Re: Pose

David Rodger (
Tue, 14 Oct 1997 20:44:58 +0100

>To be an atom is to be in motion. To be a particle is to be in motion.
>If you are a particle at absolute zero (temperature) you still vibrate.
>(There are debates about what it means to be at 0 Kelvin, but however you
>look at it as your temperature falls towards absolute zero the motion does
>not vanish).
>There is, quite simply, no way to define the difference between
>standing and dancing.
> {[(standing=dancing)=(particle=motion)]=[(x,t)=(p,E)]}

I really have to take issue with this sort of argument. And I'm not
slagging off Darren because he's not the first to posit it. See Drid
Williams, Ten Lectures on Theories of the Dance (Metuchen: Scarecrow Press
1991), chapter 2, for more on such theories.

In a later post, Darren said:

>The precise language to describe motion is maths, and the rules
>of motion are physics. I don't mean that other languages for describing
>movement (tai chi, kung fu, yoga, choreography notes, ...) are not
>useful. However, physics and maths notation describe the most general
>rules, and hence are incredibly compact without missing ANYTHING (as far
>as one can measure).
>And unfortunately you are all dealing with motion, so you're going to
>have to slowly start using some maths and physics terms to tidy things
>up. Having spied on your web pages and mail the last months, I've often
>noticed how inexact dance-tech terms are. They are clumsy in the same
>way I am when I attempt certain dance moves. I mean this in the nicest

It seems to me that Rudolf Laban attempted to bridge the gap in some
measure, without resorting to full-on maths and physics. Choreutics admits
geometric structures as analogs to movement patterns, and Effort theory was
posited more in terms of human motivation.

Darren and others before him seem to be proposing that the fact that atoms
are in perpetual motion should somehow be an impetus for, or an explanation
of, our movement. This, stated as it was, ignores the motivation of the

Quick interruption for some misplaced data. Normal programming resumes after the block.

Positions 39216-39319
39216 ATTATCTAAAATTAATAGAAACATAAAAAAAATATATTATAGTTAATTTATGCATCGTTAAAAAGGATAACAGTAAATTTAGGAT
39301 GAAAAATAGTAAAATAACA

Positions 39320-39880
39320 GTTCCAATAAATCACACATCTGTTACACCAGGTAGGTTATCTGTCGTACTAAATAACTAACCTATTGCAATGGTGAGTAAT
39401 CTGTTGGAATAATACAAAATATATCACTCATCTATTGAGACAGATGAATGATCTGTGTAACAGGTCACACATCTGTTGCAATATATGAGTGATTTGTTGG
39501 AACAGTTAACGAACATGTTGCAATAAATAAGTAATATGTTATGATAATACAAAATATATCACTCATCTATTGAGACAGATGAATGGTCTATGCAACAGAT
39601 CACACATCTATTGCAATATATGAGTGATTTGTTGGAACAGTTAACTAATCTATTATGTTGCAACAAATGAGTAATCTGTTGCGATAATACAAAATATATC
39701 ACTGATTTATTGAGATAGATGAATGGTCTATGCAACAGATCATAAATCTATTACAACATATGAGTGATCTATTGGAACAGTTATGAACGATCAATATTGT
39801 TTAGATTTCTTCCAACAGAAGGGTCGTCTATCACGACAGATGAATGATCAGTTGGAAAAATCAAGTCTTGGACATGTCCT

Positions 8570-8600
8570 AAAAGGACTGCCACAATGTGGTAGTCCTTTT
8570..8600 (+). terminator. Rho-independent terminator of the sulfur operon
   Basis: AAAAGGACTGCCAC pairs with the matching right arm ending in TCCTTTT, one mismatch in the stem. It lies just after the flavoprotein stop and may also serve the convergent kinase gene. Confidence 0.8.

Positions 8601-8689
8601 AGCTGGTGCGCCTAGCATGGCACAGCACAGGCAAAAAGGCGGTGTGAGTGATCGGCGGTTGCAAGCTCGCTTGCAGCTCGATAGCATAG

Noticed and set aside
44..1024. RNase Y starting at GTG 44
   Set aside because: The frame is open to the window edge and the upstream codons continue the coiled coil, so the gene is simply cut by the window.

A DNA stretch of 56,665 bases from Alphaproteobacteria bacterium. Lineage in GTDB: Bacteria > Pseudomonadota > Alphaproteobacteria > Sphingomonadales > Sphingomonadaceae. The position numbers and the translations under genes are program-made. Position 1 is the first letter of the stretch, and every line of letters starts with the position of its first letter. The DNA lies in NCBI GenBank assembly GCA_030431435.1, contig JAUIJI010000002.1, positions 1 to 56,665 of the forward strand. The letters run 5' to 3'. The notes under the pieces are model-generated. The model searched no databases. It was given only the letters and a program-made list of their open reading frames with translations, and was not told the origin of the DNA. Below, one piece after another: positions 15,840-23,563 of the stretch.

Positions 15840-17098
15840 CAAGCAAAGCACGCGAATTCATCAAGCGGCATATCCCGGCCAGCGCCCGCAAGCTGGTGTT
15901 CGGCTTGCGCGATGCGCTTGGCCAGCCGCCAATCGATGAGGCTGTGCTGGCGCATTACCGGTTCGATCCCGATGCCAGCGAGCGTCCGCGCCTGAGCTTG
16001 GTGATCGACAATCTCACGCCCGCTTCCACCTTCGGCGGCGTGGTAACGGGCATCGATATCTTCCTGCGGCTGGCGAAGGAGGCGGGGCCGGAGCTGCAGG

dancer or the person moving for whatever reason in whatever manner. (Laban
did this too, in one of those short lectures in that little book Laban
Speaks About Movement; or a similar title, which I don't have in front of
me right now.)

Before atoms were known (i.e. before the development of particle physics),
movement (or lack of it) was sometimes attributed to mechanical processes;
that is, consideration of the body as machine. There was a significant
aesthetic movement last century which grew out of motion analysis in the
service of industrial productivity (see Francis Sparshott's introduction to
Souriau's The Aesthetics of Movement, Amherst: Uni of Massachusetts Press,
1983). Or some might have compared bodily movement to the motion of astral
bodies due to their gravity (another mechanical principle). Before the
discovery of gravity, such movement was attributed to a more mystical

Perhaps mine is a slight case of putting words into the mouths of the dead,
but the point is this: no theory of the states of matter can properly
explain the voluntary and intentional movement of people because such a
theory does not admit human agency -- intention and motivation. If the
latter could be explained in this way, the disciplines of psychology and
neurology would surely be much more advanced.

Regards, David

David Rodger, "I'd bet for techno music you
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